Moving the conversation from point-to-point to SOA
I’m currently working as the Architect on a large Calypso implementation. Integration with the surrounding systems is clearly critical to our success. As usual, we are under very tight time constraints I am participating in recurring working groups where we are reviewing all the interfaces that currently exist and determining how we should replace them or reproduce them.
My continuous reminder of thinking in terms of Services is probably very frustrating for the Business Analysts in the room. They of course are concerned that their task in the project plan says, “Write the Business Requirements Doc (BRD) for the Systems X to System Y interface by next week.” They really do not want to consider the possibilities and try to think about this a little differently
It’s not about the SOA Stack
No offense to my friends at Tibco and WebMethods who sell the technologies in the SOA stack, but it’s not about your stack. We bought the stack and we’re still not SOA. Until we start people thinking about the interactions of systems as one providing a Service and the other Consuming it, we are still going to be implementing specialized point-to-point interactions on top of some very cool and expensive technology.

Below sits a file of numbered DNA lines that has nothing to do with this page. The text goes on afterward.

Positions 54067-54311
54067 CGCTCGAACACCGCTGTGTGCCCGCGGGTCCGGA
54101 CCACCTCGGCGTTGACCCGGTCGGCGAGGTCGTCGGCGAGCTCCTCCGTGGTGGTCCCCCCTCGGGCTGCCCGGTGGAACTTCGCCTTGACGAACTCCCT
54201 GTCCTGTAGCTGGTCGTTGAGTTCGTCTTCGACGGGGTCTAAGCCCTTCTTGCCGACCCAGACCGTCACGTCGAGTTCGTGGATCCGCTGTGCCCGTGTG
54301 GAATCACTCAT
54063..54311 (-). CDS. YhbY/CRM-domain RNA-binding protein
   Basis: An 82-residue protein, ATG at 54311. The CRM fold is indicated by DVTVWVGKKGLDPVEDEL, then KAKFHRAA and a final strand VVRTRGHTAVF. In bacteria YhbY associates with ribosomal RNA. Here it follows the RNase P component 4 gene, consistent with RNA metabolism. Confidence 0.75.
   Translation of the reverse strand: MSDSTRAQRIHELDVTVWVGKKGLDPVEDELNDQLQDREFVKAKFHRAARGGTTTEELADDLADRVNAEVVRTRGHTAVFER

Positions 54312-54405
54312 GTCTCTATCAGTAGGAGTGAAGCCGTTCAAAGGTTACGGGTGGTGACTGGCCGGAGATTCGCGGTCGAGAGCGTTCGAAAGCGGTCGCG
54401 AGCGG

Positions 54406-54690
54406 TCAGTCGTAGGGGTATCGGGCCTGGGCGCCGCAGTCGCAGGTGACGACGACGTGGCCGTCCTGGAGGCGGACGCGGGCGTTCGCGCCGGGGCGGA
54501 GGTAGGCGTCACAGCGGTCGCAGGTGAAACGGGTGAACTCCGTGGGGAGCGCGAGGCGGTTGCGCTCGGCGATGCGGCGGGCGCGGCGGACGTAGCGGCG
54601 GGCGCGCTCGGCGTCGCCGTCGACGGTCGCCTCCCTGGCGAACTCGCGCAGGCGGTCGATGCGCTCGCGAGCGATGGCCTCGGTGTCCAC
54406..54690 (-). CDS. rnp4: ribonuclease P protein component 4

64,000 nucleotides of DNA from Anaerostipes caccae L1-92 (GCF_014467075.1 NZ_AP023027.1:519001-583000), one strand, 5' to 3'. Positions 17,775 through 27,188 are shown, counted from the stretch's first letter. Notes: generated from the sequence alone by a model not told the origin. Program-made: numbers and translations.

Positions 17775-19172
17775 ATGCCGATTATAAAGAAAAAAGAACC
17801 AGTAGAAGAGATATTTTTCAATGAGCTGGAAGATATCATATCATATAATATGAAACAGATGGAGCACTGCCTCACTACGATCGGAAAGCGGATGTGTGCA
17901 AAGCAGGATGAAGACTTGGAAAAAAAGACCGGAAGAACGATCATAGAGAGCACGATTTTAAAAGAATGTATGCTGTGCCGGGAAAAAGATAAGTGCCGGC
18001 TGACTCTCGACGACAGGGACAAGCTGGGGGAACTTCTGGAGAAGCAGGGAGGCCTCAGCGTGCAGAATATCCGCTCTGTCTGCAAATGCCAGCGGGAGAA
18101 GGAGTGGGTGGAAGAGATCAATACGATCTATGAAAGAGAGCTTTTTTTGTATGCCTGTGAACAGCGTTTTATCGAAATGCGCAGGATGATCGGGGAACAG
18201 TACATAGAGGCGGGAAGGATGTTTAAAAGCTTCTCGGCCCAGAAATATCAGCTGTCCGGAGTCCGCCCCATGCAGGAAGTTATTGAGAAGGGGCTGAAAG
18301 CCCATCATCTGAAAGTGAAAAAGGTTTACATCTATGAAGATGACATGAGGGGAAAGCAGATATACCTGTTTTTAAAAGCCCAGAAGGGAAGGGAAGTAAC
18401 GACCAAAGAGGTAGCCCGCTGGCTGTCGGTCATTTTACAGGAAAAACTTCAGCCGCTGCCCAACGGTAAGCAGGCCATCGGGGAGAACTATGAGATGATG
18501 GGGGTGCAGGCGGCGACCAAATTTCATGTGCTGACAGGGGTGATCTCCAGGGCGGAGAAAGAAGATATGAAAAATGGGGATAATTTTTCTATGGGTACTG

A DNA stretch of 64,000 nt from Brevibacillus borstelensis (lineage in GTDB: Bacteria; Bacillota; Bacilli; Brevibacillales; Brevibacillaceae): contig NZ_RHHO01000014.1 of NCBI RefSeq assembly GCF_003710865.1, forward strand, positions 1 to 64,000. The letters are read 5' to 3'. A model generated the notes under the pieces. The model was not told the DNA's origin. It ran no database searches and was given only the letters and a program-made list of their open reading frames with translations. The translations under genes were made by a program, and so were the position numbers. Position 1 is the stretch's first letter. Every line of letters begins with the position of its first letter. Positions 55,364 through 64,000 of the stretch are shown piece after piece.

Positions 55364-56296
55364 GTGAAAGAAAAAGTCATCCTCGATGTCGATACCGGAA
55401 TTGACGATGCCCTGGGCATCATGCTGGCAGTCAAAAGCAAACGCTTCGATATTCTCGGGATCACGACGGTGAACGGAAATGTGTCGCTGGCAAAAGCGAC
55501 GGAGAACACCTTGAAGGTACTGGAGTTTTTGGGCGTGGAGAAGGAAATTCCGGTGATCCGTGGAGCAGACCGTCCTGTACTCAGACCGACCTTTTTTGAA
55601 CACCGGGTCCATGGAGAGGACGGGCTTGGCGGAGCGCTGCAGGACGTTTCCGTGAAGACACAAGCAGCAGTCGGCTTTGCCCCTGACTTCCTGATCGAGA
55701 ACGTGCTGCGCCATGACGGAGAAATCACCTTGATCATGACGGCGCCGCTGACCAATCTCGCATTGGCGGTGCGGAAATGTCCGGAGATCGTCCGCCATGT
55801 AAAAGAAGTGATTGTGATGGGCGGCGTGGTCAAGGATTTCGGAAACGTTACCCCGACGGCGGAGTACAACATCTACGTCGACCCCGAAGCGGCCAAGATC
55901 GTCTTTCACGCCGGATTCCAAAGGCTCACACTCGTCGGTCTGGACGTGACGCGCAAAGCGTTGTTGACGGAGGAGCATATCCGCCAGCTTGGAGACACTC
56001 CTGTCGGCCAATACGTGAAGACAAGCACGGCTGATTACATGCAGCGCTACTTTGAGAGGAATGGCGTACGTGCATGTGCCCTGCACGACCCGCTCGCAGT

Stop thinking like an Architect!
I’m sure many of you’ve been in these same type of conversations where you go though the list of existing interfaces and ask, “do we still need this one?” As we go through these, I keep trying to drive the conversation away from interfaces and towards looking at what Service does a given legacy interface provide for whom rather than say, “this interface must be built.”
“If we look at what’s going on in this interface and build it as a Service, then we can reuse it,” I tend to say.
Half way through one of the above sessions, one BA whom I’ve known a long time half jokingly grumbled, stop thinking like an architect! Because he did not want to re-scope or revise his BRD’s just for the sake of what to him appears to be technical purity or unnecessary elegance.
I persist though in my doggedly determined manner. Ask them to humor me a little longer, “…bare with me, be patient, you’ll see,” I say. The people in the team are willing, so we entertain my way of thinking a little longer. Finally there comes the moment, where the lights come one. We’ve moved on to another interface. As we dig in, we discover that this other interface is performing nearly identical function as a previous one. I can see the result almost immediately. Very quickly rather than having two more interfaces, we start having one more Consumer of an existing Service. When that reduces time required to finish the project, finally the project manager smiles and is glad someone recommended he add an Architect to his project. Keep thinking like an Architect, he says. As a matter of fact, can you teach my whole team to think like an architect?
Now I’m happy! We’re on the way to SOA and we haven’t hat to boil the ocean.